Aviation sector needs very high share of sustainable fuels to reverse trend of rising CO2 emissions - report
Clean Energy Wire
The aviation sector requires a very high fleet-wide blending rate sustainable fuels in order to reverse the trend of rising CO2 emissions as the sector continues to grow, says the German Aerospace Centre (DLR). A DLR report examined the expected emissions developments in two scenarios, looking at aircraft technology, air traffic management, and sustainable fuels. Only in the case of accelerated development of alternative fuels concepts and blending rates of sustainable fuels of 15 percent by 2030 and as much as 80 percent by 2050 can the sector reverse the current trend of rising emissions by 2035, the authors write. "Our conservative scenario assumes a continued moderate technological development in aircrafts and flight management. As a result, climate-relevant emissions continue to rise due to the predicted growth in air traffic, despite efficiency improvements,” says DLR project leader Alexandra Leipold. “A progressive scenario with new technologies, processes and extensive use of sustainable fuels shows at least a path to reversing the trend in global aviation emissions despite growth,” she adds.
Markus Fischer, of the DLR, emphasises that the 2050 climate goal “cannot be reached according to the current state of research”. According to the authors, reversing the trend in emissions in the aviation sector is a “particular challenge” in view of the expected continued growth of the industry in the long term and the lasting negative effects of the coronavirus pandemic.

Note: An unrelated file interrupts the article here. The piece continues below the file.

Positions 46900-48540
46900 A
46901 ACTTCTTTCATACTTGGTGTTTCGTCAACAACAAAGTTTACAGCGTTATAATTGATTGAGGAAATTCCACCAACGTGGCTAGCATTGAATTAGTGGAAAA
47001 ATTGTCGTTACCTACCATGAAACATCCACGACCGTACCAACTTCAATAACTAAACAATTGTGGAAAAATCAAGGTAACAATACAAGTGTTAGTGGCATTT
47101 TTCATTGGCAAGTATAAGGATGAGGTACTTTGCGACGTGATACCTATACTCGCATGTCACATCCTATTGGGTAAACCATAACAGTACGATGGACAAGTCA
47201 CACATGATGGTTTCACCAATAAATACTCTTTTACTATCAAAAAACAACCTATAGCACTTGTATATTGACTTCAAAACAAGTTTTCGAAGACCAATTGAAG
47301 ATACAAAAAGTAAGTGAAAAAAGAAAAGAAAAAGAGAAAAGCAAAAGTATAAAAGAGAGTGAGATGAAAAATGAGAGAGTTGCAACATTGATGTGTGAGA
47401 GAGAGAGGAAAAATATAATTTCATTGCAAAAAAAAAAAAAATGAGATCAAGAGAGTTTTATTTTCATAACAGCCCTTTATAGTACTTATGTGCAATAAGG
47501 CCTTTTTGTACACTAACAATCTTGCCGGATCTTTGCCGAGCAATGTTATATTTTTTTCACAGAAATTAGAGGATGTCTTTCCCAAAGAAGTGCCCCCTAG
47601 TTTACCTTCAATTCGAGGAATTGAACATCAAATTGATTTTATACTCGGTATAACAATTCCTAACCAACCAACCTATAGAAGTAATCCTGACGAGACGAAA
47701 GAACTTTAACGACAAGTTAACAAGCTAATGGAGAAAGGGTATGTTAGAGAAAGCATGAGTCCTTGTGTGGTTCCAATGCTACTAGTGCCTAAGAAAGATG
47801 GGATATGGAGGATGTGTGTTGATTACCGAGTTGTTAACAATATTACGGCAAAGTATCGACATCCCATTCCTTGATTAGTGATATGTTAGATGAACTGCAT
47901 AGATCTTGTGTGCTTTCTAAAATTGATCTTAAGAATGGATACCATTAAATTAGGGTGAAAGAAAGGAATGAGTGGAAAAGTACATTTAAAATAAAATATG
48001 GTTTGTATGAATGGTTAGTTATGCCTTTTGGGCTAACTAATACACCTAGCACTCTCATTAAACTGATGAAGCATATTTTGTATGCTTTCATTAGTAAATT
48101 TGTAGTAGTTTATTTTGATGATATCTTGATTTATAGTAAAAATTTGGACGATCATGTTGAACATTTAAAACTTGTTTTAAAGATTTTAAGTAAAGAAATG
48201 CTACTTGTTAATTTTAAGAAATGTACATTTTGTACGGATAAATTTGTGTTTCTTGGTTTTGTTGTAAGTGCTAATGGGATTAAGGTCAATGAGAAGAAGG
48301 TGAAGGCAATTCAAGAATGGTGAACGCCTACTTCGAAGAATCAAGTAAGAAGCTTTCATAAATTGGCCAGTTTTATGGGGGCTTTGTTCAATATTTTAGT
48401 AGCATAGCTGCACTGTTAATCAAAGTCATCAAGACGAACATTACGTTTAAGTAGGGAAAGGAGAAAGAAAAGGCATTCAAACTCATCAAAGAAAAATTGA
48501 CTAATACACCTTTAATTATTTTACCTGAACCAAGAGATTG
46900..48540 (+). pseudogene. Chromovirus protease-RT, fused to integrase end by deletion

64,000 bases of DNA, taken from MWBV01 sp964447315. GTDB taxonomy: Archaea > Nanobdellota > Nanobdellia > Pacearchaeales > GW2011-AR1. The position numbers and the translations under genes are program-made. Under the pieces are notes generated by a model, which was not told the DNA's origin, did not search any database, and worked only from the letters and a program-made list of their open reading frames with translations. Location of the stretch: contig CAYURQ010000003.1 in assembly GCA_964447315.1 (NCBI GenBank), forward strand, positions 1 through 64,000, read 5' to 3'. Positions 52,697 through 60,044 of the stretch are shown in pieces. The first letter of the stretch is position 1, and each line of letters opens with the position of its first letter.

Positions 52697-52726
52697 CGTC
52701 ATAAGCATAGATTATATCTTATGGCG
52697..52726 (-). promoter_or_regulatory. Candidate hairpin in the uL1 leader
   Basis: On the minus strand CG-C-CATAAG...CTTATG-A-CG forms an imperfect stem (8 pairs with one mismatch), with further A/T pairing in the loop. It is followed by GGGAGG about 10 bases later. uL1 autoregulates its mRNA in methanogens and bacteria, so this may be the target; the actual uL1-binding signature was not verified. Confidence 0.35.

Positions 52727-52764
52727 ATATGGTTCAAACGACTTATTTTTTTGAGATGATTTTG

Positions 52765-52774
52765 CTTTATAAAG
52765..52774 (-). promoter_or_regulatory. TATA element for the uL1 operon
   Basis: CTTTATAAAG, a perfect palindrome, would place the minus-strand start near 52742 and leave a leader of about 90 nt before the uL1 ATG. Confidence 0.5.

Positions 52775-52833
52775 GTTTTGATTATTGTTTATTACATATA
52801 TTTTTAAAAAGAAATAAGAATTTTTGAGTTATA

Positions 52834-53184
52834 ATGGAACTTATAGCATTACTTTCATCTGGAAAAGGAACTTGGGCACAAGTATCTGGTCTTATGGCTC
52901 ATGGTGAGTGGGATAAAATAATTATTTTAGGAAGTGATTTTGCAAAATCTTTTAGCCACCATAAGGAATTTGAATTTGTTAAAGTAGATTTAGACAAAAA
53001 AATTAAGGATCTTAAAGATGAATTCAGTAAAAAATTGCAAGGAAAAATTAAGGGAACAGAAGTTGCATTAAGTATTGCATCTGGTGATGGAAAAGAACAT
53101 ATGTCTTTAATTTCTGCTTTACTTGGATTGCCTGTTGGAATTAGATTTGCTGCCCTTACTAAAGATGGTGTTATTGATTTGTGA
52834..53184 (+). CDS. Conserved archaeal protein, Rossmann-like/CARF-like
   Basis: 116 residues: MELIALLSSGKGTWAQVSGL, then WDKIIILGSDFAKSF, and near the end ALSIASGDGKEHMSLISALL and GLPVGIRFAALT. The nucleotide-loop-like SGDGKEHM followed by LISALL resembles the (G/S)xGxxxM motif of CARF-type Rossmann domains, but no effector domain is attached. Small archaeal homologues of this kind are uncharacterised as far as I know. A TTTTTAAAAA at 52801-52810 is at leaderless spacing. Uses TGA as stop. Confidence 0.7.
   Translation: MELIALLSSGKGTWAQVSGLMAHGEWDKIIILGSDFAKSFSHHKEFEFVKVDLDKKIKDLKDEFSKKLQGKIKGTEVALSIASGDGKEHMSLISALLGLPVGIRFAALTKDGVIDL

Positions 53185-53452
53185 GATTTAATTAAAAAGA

In December of last year, the German aviation industry presented a joint master plan to bring air transport more in line with climate protection. The plan, presented by leading industry groups such as the German Aviation Association (BDL) and the Association of German Airlines (BDF), commits companies in the sector to the goal of climate neutrality and sets out detailed measures that can reduce emissions. The industry sees the greatest leverage in replacing older aircraft with more energy-efficient ones, though these efforts have largely come to a standstill as a result of the pandemic. Earlier this month, German federal and state governments and industrial leaders agreed on a roadmap aimed at establishing climate-friendly power-to-liquid (PtL) aviation fuel production.